Robo.cash loans in Sri Lanka are doing well despite the economic crisis
Robo.cash loans in Sri Lanka are doing well despite the country’s economic and political crisis.
The Croatia-based peer-to-peer lending platform launched Sri Lankan commercial lending in March through a partnership with its Sri Lankan operations. The lenders could invest in the loans over a three-year period with a target return of 12.5 percent per annum, paid monthly.
Robocash Group, the parent company of the Robo.cash platform, owns a company called Rapidlend, which started operations in Sri Lanka last year. Rapidlend offers workers and select professionals instant access to payday loans.
On the Robocash platform, Rapidlend offers commercial loans in partnership with RC Riga, a special purpose vehicle that provides financing to Robocash group companies.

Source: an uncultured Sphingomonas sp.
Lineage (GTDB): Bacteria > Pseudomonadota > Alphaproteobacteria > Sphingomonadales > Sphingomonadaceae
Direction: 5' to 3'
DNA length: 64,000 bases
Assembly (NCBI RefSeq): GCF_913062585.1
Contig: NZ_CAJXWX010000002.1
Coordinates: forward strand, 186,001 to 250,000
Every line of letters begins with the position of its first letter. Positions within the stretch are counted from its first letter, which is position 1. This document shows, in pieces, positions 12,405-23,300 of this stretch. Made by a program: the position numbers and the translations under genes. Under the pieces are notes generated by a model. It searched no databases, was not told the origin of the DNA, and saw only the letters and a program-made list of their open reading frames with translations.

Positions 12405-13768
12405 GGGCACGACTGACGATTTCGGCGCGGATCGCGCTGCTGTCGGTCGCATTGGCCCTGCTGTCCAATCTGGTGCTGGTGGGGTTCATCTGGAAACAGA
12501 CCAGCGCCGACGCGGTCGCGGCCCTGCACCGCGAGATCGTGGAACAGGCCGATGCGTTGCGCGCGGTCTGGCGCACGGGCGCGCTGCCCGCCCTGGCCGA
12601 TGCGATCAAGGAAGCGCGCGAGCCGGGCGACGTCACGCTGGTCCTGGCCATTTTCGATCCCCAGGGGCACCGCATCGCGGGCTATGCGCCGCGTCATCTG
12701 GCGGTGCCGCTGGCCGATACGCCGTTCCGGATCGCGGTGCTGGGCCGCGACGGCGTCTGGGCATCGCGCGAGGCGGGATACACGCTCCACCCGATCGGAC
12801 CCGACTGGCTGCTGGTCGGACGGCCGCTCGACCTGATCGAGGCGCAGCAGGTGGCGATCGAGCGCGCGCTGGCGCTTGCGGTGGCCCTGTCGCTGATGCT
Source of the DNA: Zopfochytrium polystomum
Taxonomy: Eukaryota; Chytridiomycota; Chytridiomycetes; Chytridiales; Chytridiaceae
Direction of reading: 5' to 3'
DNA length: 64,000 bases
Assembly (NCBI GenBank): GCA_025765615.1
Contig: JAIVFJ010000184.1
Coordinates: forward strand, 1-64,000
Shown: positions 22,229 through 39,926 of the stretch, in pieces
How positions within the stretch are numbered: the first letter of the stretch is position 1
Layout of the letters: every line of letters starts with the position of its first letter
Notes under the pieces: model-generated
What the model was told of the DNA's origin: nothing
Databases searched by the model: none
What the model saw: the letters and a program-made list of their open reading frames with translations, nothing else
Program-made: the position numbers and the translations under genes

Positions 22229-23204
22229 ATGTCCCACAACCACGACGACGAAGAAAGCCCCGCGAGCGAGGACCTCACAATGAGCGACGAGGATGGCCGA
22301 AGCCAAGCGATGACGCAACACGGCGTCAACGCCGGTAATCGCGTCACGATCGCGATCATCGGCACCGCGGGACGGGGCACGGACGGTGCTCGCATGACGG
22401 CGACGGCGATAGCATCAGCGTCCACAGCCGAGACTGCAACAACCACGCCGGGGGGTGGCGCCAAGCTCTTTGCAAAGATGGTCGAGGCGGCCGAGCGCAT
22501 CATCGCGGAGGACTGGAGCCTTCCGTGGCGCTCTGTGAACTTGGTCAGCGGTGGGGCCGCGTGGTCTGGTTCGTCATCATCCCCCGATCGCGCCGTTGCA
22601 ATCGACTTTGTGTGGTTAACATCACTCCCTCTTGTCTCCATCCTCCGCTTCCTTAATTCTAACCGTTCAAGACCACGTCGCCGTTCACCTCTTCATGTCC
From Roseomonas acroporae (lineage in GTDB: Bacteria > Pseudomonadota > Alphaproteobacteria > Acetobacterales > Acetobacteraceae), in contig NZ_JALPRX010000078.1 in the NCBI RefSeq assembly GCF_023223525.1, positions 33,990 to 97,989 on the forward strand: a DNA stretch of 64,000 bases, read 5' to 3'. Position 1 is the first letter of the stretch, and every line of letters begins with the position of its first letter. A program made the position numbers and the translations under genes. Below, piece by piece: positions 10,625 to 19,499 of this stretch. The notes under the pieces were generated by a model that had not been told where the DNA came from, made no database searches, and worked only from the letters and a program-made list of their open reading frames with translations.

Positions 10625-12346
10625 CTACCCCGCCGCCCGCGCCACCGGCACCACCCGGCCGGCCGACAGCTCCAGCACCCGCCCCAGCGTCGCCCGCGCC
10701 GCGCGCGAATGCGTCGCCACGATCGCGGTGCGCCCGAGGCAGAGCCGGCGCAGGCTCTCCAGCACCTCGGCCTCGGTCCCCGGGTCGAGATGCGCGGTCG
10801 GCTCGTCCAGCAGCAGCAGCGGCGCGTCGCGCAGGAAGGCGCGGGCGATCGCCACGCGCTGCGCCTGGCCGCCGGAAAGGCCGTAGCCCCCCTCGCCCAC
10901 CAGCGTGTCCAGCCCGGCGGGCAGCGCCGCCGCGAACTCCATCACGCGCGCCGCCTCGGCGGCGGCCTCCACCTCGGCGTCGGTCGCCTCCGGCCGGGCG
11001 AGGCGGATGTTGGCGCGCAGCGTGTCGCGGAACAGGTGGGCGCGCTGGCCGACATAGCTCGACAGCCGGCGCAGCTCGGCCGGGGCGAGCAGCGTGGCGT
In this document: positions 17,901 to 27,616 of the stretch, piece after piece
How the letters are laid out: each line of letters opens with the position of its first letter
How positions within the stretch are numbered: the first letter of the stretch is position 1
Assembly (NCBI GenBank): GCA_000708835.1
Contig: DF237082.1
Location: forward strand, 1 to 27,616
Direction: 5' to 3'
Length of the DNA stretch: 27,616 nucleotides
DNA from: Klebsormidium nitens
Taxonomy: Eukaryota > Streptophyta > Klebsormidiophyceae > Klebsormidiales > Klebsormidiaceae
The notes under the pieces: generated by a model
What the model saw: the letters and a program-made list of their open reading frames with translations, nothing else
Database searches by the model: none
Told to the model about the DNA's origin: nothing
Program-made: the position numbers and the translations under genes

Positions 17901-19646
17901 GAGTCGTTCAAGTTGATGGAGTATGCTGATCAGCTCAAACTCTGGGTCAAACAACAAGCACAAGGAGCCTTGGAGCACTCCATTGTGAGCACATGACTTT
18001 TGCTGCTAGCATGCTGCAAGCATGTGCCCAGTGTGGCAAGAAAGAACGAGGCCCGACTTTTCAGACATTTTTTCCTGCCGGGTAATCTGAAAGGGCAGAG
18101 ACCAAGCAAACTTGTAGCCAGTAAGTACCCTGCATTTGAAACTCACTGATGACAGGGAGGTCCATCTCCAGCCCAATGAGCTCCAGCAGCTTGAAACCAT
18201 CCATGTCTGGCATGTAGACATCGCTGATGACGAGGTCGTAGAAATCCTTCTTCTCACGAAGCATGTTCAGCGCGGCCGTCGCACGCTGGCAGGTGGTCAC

Rapidlend said it issued loans totaling about $700,000 (£567,583) in the first quarter and reported a 64 percent share of returning customers and a 15 percent share of delinquent loans, which Robo.cash called ” an excellent indicator for such a young portfolio.
The P2P platform said that new lending is currently on hold until the situation in the country stabilizes.
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“Sri Lanka faces unprecedented challenges in 2022: currency devaluation, daily protests, fuel unavailability,” said Fedor Neznamov, managing director of Rapidlend, in a blog on Robo.cash’s website.
“For our part, we want to cover a larger volume of the short-term market to help those with urgent expenses, which are growing rapidly given the current difficulties. In this regard, Rapidlend intends to increase issued capital, both in new and repeated loans.”
Protests are raging in Sri Lanka against the government over its alleged inability to resolve the worst economic crisis in decades, and the country is on the brink of bankruptcy after suspending payments on its external debt.